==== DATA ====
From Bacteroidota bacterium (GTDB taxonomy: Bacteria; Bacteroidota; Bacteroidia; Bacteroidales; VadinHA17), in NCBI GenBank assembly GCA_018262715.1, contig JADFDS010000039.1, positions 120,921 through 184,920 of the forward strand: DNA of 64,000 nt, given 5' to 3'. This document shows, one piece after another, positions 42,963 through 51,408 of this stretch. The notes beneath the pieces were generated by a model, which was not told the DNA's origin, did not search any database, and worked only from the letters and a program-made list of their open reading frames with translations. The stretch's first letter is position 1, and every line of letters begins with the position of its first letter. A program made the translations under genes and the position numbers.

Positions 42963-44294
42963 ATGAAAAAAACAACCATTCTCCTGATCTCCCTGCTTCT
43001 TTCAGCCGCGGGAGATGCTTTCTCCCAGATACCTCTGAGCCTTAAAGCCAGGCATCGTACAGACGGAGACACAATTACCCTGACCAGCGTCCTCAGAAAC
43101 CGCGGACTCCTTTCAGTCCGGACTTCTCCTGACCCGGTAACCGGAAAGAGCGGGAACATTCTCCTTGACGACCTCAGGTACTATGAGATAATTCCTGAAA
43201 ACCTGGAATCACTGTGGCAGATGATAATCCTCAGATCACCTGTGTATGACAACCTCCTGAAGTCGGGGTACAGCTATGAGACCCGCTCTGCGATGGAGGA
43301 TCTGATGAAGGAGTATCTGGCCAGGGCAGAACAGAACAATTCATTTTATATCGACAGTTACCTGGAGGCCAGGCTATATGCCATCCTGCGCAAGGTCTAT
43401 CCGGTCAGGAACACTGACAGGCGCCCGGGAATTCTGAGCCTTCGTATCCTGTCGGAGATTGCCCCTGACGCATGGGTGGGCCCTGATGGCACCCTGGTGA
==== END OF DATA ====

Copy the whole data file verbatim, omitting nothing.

From Bacteroidota bacterium (GTDB taxonomy: Bacteria; Bacteroidota; Bacteroidia; Bacteroidales; VadinHA17), in NCBI GenBank assembly GCA_018262715.1, contig JADFDS010000039.1, positions 120,921 through 184,920 of the forward strand: DNA of 64,000 nt, given 5' to 3'. This document shows, one piece after another, positions 42,963 through 51,408 of this stretch. The notes beneath the pieces were generated by a model, which was not told the DNA's origin, did not search any database, and worked only from the letters and a program-made list of their open reading frames with translations. The stretch's first letter is position 1, and every line of letters begins with the position of its first letter. A program made the translations under genes and the position numbers.

Positions 42963-44294
42963 ATGAAAAAAACAACCATTCTCCTGATCTCCCTGCTTCT
43001 TTCAGCCGCGGGAGATGCTTTCTCCCAGATACCTCTGAGCCTTAAAGCCAGGCATCGTACAGACGGAGACACAATTACCCTGACCAGCGTCCTCAGAAAC
43101 CGCGGACTCCTTTCAGTCCGGACTTCTCCTGACCCGGTAACCGGAAAGAGCGGGAACATTCTCCTTGACGACCTCAGGTACTATGAGATAATTCCTGAAA
43201 ACCTGGAATCACTGTGGCAGATGATAATCCTCAGATCACCTGTGTATGACAACCTCCTGAAGTCGGGGTACAGCTATGAGACCCGCTCTGCGATGGAGGA
43301 TCTGATGAAGGAGTATCTGGCCAGGGCAGAACAGAACAATTCATTTTATATCGACAGTTACCTGGAGGCCAGGCTATATGCCATCCTGCGCAAGGTCTAT
43401 CCGGTCAGGAACACTGACAGGCGCCCGGGAATTCTGAGCCTTCGTATCCTGTCGGAGATTGCCCCTGACGCATGGGTGGGCCCTGATGGCACCCTGGTGA